Stefan Esser recently warned developers of the dangers of SQL Column Truncation and the weakness of mt_rand(). With his help we worked around these problems and are now releasing WordPress 2.6.2. If you allow open registration on your blog, you should definitely upgrade. With open registration enabled, it is possible in WordPress versions 2.6.1 and earlier to craft a username such that it will allow resetting another users password to a randomly generated password. The randomly generated password is not disclosed to the attacker, so this problem by itself is annoying but not a security exploit. However, this attack coupled with a weakness in the random number seeding in mt_rand() could be used to predict the randomly generated password. Stefan Esser will release details of the complete attack shortly. The attack is difficult to accomplish, but its mere possibility means we recommend upgrading to 2.6.2.
Other PHP apps are susceptibleto this class of attack. To protect all of your apps, grab the latest version of Suhosin. If youve already updated Suhosin, your existing WordPress install is already protected from the full exploit. You should still upgrade to 2.6.2 if you allow open user registration so as to prevent the possibility of passwords being randomized.
2.6.2 also contains a handful of bug fixes. Check out the full changeset and list of changed files.
August 15, 2008
With 2.6.1, were continuing our trend of releasing a maintenance release shortly after a major release in order to get fixes for the inevitable dot zero bugs into your hands without a long wait. If youre happy with 2.6, however, keep on using it. You need not upgrade to 2.6.1 if 2.6 is getting the job done.
2.6.1 offers several improvements for international users. Styling of the admin for right-to-left languages is much improved thanks to the efforts of the Farsi and Hebrew translation teams, and a mysterious gettext bug caused by certain PHP configurations is now fixed. For IIS users, 2.6.1 fixes several permalink problems. Image insertion problems in the Press This feature experienced by IE users are also fixed. Of note to everyone is a fix for a performance bug in the admin where those with a lot of plugins would experience slowness on some pages.
Check out the full list of over 60 fixes to see if 2.6.1 has something to offer you. A full diff and list of changed files is also available. Download 2.6.1 and enjoy.
July 18, 2008
Its been a long time since themes.wordpress.net stopped accepting new themes.
Since then most theme authors have been distributing their themes from their own sites, without a good centralized place for people to browse, search, comment on, and rate themes.
With the success of the plugins directory, weve wanted to have those same benefits in a theme directory.
Today is the day we start making that happen, with the introduction of wordpress.org/extend/themes/.
Bringing the new theme directory under the WordPress extend umbrella allowed us to take advantage of all the infrastructure that has already been built up to support WordPress.org.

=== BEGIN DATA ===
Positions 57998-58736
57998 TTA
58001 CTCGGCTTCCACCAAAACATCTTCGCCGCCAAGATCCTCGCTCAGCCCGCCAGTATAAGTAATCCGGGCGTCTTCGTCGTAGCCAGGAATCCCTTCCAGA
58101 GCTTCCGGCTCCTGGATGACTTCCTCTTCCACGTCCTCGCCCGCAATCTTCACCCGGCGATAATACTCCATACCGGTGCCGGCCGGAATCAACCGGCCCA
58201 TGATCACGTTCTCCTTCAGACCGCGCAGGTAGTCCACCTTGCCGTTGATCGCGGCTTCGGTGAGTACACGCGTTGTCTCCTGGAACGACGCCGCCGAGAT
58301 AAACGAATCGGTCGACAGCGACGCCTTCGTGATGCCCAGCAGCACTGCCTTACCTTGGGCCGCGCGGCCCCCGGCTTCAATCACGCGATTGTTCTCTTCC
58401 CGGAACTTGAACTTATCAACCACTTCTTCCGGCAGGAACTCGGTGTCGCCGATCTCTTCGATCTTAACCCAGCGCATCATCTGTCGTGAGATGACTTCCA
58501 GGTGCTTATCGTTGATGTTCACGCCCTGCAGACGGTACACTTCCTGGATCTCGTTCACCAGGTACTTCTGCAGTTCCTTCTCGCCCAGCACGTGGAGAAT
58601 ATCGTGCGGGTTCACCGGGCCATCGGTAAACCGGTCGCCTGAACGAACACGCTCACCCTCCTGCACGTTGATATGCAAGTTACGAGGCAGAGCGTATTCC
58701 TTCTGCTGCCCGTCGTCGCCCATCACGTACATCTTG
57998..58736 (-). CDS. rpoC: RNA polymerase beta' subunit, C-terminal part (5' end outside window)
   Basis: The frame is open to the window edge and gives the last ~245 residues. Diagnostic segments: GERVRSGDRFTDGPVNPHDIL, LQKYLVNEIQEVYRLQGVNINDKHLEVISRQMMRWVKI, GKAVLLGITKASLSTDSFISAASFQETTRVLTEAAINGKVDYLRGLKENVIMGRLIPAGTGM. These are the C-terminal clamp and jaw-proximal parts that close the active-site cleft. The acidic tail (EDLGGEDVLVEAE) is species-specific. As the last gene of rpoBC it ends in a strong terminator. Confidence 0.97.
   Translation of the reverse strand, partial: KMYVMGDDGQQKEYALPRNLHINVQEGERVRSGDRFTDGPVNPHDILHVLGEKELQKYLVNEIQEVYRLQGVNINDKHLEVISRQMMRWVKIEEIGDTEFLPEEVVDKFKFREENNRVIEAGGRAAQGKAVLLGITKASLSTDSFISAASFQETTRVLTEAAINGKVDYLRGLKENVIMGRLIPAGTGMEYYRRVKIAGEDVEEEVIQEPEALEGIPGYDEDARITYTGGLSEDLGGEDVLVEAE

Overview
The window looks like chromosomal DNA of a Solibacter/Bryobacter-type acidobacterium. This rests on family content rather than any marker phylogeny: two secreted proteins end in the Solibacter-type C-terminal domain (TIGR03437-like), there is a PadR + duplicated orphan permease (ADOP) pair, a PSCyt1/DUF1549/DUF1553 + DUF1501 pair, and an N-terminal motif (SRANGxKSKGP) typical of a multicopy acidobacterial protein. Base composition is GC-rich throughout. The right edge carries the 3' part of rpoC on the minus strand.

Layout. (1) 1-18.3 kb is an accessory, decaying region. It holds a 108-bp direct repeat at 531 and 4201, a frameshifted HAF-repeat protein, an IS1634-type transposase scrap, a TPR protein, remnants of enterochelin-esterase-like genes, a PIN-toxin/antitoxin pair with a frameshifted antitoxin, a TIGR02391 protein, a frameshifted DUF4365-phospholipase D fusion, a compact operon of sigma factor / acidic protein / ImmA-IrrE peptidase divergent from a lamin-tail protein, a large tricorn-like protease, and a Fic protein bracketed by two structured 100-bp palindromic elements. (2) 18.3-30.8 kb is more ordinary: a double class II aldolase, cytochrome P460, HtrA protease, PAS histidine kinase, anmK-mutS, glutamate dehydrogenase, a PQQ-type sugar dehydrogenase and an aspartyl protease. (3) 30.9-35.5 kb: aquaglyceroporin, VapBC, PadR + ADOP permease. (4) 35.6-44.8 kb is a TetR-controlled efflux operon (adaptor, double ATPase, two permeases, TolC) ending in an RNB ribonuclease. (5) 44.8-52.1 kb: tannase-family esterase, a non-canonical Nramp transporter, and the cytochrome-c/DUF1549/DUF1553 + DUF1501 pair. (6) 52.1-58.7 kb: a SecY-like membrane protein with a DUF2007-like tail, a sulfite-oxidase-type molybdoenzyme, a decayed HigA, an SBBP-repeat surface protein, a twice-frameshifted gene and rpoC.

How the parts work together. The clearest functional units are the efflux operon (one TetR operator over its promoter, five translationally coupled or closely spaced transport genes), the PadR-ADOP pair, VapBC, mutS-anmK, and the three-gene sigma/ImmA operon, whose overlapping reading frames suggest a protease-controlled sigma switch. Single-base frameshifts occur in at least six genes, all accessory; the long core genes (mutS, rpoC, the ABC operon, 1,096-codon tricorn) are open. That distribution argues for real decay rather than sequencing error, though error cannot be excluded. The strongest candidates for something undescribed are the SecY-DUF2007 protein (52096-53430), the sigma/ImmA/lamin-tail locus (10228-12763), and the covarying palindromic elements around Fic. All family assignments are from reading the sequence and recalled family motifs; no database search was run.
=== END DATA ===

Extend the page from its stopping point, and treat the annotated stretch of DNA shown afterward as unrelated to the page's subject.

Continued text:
If youve browsed through the plugin directory, youll feel right at home in the new theme directory.
Weve gone through great lengths to make this as painless as possible for theme authors.
You dont need to know anything about Subversion (our back end magic takes care of all that for you), just login with your WordPress.org username and password and go to the upload page.
From there you upload your regular theme zip file and we take care of the rest.
Once you upload your new theme we do a few automated checks for some of the requirements for each theme.
If we find one that you missed well provide you an error and description of what needs to be fixed.
When a theme upload has been accepted well send you an email and put it in the queue to be reviewed, to make sure we didnt miss anything.
After the theme has been approved youll get another email letting you know that the theme is now live.
That catches you up to where were at today.
When you finish that theme youve been slaving over, upload it to the new directory and let us know what you think. Since so much has changed since the old theme directory were starting fresh from zero. If youve got specific questions or suggestions contact us and well do our best to get them answered.
July 15, 2008
Im happy to announce that version 2.6 of WordPress.org is now available, almost a month ahead schedule. Version 2.6 Tyner, named for jazz pianist McCoy Tyner, contains a number of new features that make WordPress a more powerful CMS: you can now track changes to every post and page and easily post from wherever you are on the web, plus there are dozens of incremental improvements to the features introduced in version 2.5.
Weve prepared a brief video tour of 2.6, if you have 3 minutes and 29 seconds to spare, its worth a watch:
If youd like to embed the tour video in your blog, copy and paste this code for the high quality version:
And heres a smaller version, 400 pixels wide:
Heres a more textual overview of whats hawt in 2.6:
Post Revisions: Wiki-like tracking of edits